“So France doesn’t like the idea that Apple and the iPod and iTunes are intertwined with a proprietary structure that has no way for any other player/music download service to compete. The French say that Apple must either open the kimono, as it were, or be banned. Apple thinks it may as well walk away from France,” John C. Dvorak writes for PC Magazine. “Screw those French!”
“The French are also skeptical about the whole movie-piracy phenomenon. Why should illegally downloading the equivalent of a $19 disc result in a $250,000 fine and 5 years in prison? Shoplifting a $100 item from a store—which is tangible and real—has fewer consequences. Does this make any sense to anyone? The French don’t think so. Illegally copying movies or downloading should be like a traffic ticket—perhaps a $100 fine. Now they are being accused of ‘encouraging’ piracy. How’s that? $100 is a lot of money,” Dvorak writes. “The American tendency to prioritize poorly seems to be thematic. It took yet another new twist when a get-tough stance against Wi-Fi poaching cropped up in Illinois. Yes, forget burglary, where someone steals something tangible. Instead, we need to bust Wi-Fi poachers… Law enforcement should not be wasting the taxpayers’ money looking inside every car where they see some guy sitting reading a newspaper, in hopes of finding a Wi-Fi poacher… I’m moving to France.”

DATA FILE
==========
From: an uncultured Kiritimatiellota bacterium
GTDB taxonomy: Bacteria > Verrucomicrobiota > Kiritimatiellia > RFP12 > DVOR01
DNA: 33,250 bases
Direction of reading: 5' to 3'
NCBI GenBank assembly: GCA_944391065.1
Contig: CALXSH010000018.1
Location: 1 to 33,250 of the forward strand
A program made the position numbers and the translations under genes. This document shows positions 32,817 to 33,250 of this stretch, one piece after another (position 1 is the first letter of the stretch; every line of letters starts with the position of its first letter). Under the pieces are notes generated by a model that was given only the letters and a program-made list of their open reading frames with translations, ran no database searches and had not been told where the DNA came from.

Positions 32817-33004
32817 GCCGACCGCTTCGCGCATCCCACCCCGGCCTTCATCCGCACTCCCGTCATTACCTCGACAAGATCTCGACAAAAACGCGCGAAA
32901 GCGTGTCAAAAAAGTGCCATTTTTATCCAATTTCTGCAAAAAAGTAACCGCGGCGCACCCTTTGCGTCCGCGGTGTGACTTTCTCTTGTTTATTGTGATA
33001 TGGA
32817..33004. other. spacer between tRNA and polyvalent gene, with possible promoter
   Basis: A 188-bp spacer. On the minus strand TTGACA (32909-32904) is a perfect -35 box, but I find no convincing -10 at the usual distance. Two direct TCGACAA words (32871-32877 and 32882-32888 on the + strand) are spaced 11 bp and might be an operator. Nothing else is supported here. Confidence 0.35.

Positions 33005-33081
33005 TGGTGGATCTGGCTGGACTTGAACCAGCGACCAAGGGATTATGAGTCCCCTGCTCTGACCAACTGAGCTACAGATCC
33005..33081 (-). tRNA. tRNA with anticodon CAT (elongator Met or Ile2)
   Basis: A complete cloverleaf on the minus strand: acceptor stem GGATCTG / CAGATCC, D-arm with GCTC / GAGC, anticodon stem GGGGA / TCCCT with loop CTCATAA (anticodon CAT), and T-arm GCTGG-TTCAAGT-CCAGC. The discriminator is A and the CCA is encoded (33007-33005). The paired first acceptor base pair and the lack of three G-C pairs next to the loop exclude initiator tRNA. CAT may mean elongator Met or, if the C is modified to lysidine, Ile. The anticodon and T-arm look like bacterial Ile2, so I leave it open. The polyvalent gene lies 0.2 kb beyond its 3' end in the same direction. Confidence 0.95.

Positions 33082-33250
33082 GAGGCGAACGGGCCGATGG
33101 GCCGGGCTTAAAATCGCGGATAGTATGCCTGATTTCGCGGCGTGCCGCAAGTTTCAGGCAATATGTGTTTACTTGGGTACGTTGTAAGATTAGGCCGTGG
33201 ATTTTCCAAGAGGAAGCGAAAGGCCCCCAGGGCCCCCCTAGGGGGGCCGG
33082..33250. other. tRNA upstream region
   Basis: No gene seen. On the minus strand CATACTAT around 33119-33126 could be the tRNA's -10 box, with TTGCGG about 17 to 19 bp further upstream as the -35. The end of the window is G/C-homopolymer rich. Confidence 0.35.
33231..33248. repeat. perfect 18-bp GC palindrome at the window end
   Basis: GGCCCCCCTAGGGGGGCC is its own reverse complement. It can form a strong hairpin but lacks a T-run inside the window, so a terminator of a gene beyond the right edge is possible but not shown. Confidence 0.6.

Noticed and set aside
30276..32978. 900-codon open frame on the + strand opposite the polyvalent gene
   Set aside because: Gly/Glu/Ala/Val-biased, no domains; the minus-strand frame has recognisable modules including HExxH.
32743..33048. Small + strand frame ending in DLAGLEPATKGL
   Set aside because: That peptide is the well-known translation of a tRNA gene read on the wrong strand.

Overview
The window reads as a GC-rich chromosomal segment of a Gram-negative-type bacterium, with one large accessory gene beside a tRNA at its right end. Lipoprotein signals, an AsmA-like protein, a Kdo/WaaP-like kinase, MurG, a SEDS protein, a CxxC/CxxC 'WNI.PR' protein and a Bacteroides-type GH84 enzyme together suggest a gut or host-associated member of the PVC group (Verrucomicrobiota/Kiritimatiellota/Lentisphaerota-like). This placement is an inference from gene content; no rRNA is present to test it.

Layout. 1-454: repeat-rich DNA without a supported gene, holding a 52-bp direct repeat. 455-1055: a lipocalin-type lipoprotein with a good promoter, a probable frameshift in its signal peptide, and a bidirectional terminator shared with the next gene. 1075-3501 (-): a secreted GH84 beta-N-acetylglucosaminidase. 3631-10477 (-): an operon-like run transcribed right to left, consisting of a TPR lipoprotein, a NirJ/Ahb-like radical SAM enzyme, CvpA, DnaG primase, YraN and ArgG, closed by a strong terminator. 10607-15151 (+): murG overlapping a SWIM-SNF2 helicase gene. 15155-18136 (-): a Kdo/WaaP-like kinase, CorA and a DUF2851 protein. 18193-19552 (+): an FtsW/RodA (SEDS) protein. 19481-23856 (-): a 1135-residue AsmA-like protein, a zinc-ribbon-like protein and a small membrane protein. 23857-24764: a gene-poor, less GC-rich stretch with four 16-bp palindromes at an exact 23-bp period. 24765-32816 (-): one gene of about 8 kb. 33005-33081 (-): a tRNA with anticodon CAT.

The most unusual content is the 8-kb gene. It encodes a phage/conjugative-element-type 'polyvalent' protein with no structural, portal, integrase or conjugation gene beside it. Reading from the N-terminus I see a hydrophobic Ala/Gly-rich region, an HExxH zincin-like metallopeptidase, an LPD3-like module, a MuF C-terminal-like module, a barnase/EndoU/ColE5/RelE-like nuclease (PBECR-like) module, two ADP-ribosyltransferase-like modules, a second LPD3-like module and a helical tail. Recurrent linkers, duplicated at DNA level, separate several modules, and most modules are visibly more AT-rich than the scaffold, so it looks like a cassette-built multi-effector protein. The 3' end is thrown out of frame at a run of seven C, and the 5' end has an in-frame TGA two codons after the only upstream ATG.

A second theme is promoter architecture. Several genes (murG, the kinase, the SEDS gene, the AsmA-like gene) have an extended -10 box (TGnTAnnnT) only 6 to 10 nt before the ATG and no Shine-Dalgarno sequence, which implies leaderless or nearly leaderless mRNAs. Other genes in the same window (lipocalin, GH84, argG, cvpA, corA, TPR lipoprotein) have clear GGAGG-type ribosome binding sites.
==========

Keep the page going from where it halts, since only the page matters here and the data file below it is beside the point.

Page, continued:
Full article here.
[Thanks to MacDailyNews Reader “Alan” for the heads up.]
MacDailyNews Take: France’s idea of making the penalty fit the crime might be sound, but the proposed law would unfairly penalize the one company that worked and built their business to market dominating levels while also rewarding all of the also-rans for failure. We can see how that idea might sound good to a socialist in France, but it hardly strikes us as a good deal for Apple. What is the impetus to create successful businesses in France, if the government makes a habit of throwing all of your hard work out the window to the benefit of those who couldn’t compete on a level playing field? Apple should pull the plug on France if the proposed law ever actually does get enacted as written today.
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Will Apple’s Steve Jobs bid France adieu? – March 22, 2006
Wired’s Kahney: Proposed French copyright protection law a good thing for consumers in the long run – March 22, 2006
Apple calls proposed French DRM law ‘state-sponsored piracy,’ predicts iPod sales increase – March 21, 2006
French National Assembly approves digital copyright bill; could affect Apple’s FairPlay DRM – March 21, 2006